Soaring oil prices will leave the Iraqi government with a cumulative budget surplus of as much as $79 billion by year's end, according to an American federal oversight agency. But Iraq has spent only a minute fraction of that on reconstruction costs that are now largely borne by the United States.
The unspent windfall, which covers surpluses from oil sales of 2005 through 2008, appears likely to reinforce growing debate about the roughly $48 billion in American taxpayer money devoted to rebuilding Iraq since the U.S.-led invasion.
In one comparison, the United States has spent $23.2 billion in the critical areas of security, oil, electricity and water since the invasion, the report said. But from 2005 through April 2008, Iraq has spent just $3.9 billion on similar services.
Overall, the report from the Government Accountability Office estimates, Iraqi oil revenue from 2005 through the end of this year will amount to at least $156 billion. And in an odd financial twist, a large amount of the surplus money is sitting in an American bank in New York - nearly $10 billion at the end of 2007, with more expected this year, when the GAO estimates a skyrocketing surplus.
The report was requested by two senior senators, Carl Levin, a Michigan Democrat, and John W. Warner, a Virginia Republican, and they were quick to express strong dissatisfaction yesterday over the contrast between American spending on reconstruction and the weak record of spending by Iraq itself.
"The Iraqi government now has tens of billions of dollars at its disposal to fund large-scale reconstruction projects," said Levin, who is chairman of the Senate Armed Services Committee, in a joint statement with Warner. "It is inexcusable for U.S. taxpayers to continue to foot the bill for projects the Iraqis are fully capable of funding themselves. We should not be paying for Iraqi projects, while Iraqi oil revenues continue to pile up in the bank."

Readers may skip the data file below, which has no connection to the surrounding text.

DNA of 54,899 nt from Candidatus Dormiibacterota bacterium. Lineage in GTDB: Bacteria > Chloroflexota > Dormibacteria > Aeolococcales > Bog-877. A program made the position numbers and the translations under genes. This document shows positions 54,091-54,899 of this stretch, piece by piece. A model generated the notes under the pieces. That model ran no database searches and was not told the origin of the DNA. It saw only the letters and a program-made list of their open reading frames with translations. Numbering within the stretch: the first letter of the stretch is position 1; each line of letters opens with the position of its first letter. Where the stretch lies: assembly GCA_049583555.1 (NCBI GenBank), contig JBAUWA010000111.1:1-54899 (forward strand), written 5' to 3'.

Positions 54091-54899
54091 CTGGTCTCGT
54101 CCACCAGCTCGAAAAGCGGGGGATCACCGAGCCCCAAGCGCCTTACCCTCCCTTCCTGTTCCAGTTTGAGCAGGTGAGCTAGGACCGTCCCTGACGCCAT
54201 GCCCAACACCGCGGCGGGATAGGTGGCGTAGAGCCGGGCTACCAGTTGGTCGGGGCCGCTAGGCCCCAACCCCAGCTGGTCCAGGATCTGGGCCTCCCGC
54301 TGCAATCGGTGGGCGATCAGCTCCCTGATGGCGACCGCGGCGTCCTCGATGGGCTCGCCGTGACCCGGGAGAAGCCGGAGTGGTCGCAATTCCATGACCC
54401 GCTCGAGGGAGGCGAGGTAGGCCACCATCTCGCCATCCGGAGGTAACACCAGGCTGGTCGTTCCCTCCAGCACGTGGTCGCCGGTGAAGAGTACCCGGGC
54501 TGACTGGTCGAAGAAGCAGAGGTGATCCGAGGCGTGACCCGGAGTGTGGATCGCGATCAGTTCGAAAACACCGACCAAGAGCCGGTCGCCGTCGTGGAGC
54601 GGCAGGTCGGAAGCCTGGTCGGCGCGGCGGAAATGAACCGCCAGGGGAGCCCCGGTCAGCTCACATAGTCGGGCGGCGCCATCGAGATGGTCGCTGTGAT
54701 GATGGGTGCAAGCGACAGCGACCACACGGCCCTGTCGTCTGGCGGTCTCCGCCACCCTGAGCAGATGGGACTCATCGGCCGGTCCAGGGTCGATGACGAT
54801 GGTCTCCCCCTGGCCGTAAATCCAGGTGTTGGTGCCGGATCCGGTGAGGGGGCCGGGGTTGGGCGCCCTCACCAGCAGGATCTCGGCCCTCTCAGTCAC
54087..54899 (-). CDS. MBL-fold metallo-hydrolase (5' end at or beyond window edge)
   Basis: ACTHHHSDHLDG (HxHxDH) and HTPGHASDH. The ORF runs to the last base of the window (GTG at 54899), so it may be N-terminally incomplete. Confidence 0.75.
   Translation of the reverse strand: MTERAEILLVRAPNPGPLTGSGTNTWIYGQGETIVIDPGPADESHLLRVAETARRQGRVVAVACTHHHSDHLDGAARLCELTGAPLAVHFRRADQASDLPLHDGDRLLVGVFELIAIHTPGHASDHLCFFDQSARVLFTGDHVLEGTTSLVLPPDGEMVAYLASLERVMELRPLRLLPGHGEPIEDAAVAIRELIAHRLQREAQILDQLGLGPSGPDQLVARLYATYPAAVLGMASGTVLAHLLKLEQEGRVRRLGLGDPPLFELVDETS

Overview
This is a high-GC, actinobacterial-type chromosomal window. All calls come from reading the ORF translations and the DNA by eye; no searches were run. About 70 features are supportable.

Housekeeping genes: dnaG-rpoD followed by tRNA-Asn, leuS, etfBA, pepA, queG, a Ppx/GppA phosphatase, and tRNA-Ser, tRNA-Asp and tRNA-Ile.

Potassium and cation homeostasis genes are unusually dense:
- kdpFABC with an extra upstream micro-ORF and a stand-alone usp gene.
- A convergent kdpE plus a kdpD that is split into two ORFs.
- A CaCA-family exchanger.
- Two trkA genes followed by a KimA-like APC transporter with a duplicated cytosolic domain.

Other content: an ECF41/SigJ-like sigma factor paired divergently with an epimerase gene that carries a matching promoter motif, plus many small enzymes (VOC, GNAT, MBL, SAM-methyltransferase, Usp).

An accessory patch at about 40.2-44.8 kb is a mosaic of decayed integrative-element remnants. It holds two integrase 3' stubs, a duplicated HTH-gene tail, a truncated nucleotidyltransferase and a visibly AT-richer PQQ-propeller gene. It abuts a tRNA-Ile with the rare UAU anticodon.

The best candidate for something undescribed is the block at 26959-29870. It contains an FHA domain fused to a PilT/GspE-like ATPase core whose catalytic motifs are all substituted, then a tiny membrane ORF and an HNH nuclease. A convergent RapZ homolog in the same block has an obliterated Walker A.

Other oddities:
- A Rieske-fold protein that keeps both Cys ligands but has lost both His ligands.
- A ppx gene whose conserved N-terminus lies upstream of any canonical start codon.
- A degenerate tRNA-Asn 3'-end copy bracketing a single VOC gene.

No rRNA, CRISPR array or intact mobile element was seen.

From the beginning of the conflict, American officials assured taxpayers and the world that Iraq would use oil money to pay for reconstruction, but that has not happened. Several senior Iraqi officials were either traveling yesterday or declined to comment, saying they were not familiar with the report.
Sinan al-Shabibi, governor of the Central Bank of Iraq, which the report said held $5.7 billion of the surplus at the end of 2007, said that while he could not speak for the government, problems with spending money often had to do with security problems and a shortage of expertise in Iraqi ministries.
"Yes, there are problems, but that does not mean those problems are going to continue. ... [The government is] determined to spend this money on development," al-Shabibi said.
Levin and Warner pointed out that in 2007, for example, Iraq spent only 28 percent of its $12 billion reconstruction budget, according to the GAO, and even that figure could overstate the success rate in most of Iraq, since $2 billion of the spending took place in the relatively peaceful confines of the northern Kurdish region.
The deposit at the Federal Reserve Bank is so large that the U.S. has been obliged to pay $435.6 million in interest to Iraq through the end of last year, according to the new report.